For some Americans, the attack also increased their sense of vulnerability.  “(It) made me realize that there really was an enemy lurking off our shores who might attack the mainland of the United States at any time,” recalled Margaret Swindler, a civilian who lived in Oregon during the attack.

And it increased readiness.    Richard Emery, a soldier at Fort Stevens said, “Before the attack we were all just a little bit complacent.  After the attack happened, we realized that we were vulnerable.”

Newspapers throughout the country ran front page accounts of the attack.  The New York Times  reported, “Foe’s Shells Fall on Oregon Coast,” and the San Francisco News  gave an extensive account of the attack headlined, “Oregon Coast Shelled.”  In a bit of war propaganda, Tokyo Radio erroneously reported that residents of the U.S., Canada, and Mexico were “panic stricken and are leaving in huge numbers for the interior.”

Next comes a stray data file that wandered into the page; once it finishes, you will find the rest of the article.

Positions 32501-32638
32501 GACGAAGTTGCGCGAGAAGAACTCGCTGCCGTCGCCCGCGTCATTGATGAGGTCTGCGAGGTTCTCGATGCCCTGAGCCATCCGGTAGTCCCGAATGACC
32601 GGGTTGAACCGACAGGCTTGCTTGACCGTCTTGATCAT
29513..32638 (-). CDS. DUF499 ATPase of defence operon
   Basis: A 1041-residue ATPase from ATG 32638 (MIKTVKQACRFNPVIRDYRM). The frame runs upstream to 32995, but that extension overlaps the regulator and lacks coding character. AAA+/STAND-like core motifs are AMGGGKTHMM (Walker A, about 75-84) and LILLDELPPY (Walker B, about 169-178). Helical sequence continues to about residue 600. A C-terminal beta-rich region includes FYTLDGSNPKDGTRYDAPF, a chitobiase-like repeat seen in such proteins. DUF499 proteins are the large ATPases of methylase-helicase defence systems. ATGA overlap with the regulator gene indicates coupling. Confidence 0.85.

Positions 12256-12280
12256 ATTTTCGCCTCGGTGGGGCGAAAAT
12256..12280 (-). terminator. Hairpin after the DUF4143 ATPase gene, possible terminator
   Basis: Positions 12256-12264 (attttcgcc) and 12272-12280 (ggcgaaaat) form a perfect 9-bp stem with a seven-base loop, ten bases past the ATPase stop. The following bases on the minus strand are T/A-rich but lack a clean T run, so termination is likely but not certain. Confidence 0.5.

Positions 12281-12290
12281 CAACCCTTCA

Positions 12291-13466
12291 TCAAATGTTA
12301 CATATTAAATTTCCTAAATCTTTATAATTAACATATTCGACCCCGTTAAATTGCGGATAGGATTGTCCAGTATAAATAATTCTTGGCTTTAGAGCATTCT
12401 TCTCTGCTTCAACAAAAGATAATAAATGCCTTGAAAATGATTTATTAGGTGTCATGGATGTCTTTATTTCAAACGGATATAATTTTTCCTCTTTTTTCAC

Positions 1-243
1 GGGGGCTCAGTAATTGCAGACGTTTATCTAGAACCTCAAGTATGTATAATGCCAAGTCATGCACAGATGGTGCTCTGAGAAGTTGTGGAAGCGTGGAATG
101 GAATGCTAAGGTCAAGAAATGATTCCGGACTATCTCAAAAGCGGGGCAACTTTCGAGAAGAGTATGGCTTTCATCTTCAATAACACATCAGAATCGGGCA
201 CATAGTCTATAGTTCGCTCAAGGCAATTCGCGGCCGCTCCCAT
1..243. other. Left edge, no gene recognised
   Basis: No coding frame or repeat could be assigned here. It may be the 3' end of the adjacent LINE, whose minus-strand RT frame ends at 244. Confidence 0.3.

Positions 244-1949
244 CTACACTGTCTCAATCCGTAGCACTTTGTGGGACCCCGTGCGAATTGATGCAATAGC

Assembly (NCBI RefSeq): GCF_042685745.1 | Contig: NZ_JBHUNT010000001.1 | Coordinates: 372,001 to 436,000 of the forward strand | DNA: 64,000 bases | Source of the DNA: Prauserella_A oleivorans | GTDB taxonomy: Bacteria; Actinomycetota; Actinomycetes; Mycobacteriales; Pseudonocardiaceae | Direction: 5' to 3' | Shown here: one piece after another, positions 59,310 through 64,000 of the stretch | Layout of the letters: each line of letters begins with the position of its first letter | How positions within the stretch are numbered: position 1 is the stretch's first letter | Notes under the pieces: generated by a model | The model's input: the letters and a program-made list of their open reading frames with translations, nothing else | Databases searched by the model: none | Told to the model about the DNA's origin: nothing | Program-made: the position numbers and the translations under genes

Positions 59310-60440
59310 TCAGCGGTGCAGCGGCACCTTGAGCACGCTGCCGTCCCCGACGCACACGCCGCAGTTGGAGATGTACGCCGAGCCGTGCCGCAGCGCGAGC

Improvements to U.S. coastal defenses

The shelling of Fort Stevens and the fact that an enemy vessel had “outreached” U.S. defenses led to several enhancements in the way the U.S. defended its coasts.

The attack served a larger purpose

History now regards the attack on Fort Stevens as a relatively minor incident, and only a few people alive today are aware that the Japanese attacked the U.S. mainland during World War II.  In the short term, the attack frustrated soldiers at Fort Stevens and agitated U.S. civilians, but it also served a greater long-term purpose.  Knowing that an enemy could attack the U.S. mainland increased awareness and readiness in the U.S., and eventually led to improvements in the way the U.S. defended its coasts.